• corpus callosum;
  • diffusion tensor imaging;
  • ipsilateral silent period;
  • interhemispheric inhibition;
  • tractography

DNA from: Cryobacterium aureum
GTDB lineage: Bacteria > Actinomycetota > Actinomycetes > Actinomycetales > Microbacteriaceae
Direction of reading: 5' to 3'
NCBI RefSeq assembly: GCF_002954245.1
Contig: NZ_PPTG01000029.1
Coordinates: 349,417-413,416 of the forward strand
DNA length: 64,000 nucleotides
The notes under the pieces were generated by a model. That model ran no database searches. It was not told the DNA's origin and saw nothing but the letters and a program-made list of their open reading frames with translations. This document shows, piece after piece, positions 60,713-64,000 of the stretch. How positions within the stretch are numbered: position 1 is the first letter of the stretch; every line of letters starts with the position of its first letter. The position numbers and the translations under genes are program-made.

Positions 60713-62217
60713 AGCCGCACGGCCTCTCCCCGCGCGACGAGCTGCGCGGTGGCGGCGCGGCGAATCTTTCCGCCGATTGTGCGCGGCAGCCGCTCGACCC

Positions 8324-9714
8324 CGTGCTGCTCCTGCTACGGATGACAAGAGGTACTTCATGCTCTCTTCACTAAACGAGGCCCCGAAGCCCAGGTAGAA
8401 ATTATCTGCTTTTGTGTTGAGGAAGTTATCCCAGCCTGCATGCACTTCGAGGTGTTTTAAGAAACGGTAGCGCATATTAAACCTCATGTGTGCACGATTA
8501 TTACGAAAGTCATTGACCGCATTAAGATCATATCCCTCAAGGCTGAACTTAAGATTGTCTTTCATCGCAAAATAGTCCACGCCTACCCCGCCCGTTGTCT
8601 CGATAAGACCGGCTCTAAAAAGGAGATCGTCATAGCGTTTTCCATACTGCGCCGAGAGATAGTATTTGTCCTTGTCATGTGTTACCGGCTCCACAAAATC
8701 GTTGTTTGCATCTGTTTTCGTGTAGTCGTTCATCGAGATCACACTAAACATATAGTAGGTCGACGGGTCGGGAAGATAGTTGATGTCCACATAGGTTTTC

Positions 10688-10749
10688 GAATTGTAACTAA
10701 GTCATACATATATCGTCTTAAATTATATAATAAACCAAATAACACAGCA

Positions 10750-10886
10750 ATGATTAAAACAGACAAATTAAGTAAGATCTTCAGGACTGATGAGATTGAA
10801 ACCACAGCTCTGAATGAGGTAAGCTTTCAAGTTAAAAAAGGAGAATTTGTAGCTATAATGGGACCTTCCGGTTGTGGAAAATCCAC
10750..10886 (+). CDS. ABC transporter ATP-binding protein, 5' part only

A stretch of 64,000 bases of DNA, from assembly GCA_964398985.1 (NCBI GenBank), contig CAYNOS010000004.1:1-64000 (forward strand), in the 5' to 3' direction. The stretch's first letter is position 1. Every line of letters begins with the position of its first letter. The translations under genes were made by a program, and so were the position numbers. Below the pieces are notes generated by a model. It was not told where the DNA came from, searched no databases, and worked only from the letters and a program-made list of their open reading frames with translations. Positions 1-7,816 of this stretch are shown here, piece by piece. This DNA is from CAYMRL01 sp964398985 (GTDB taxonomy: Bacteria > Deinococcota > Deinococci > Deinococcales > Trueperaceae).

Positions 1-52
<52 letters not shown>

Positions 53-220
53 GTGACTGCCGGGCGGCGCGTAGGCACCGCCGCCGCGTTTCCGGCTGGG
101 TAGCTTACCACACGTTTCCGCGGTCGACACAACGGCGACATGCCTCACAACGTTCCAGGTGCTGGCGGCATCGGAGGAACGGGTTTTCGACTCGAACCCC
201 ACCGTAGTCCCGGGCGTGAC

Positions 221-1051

Recent studies have demonstrated neuroanatomically selective relationships among white matter tract microstructure, physiological function, and task performance. Such findings suggest that the microstructure of transcallosal motor fibers may reflect the capacity for interhemispheric inhibition between the primary motor cortices, although full characterization of the transcallosal inhibitory sensorimotor network is lacking. Thus, the goal of this study was to provide a comprehensive description of transcallosal fibers connecting homologous sensorimotor cortical regions and to identify the relationship(s) between fiber tract microstructure and interhemispheric inhibition during voluntary cortical activity. To this end, we assessed microstructure of fiber tracts connecting homologous sensorimotor regions of the cortex with diffusion tensor imaging. We also assessed interhemispheric inhibition by eliciting the ipsilateral silent period (iSP) within the same participants. We mapped mutually exclusive transcallosal connections between homologous sensorimotor regions and computed quantitative metrics of each fiber tract. Paralleling work in non-human primates, we found the densest interhemispheric sensorimotor connections to be between the medial motor areas. Additionally, we provide a midsagittal callosal atlas in normalized Montreal Neurological Institute (MNI) space for future studies to use when investigating callosal fiber tracts connecting primary and secondary sensorimotor cortices. Finally, we report a strong, positive relationship (r = 0.76) between strength of interhemispheric inhibition (iSP) and microstructure of interhemispheric fibers that is specific to tracts connecting the primary motor cortices. Thus, increased fiber microstructure in young adults predicts interhemispheric inhibitory capacity. Hum Brain Mapp, 2013. © 2011 Wiley Periodicals, Inc.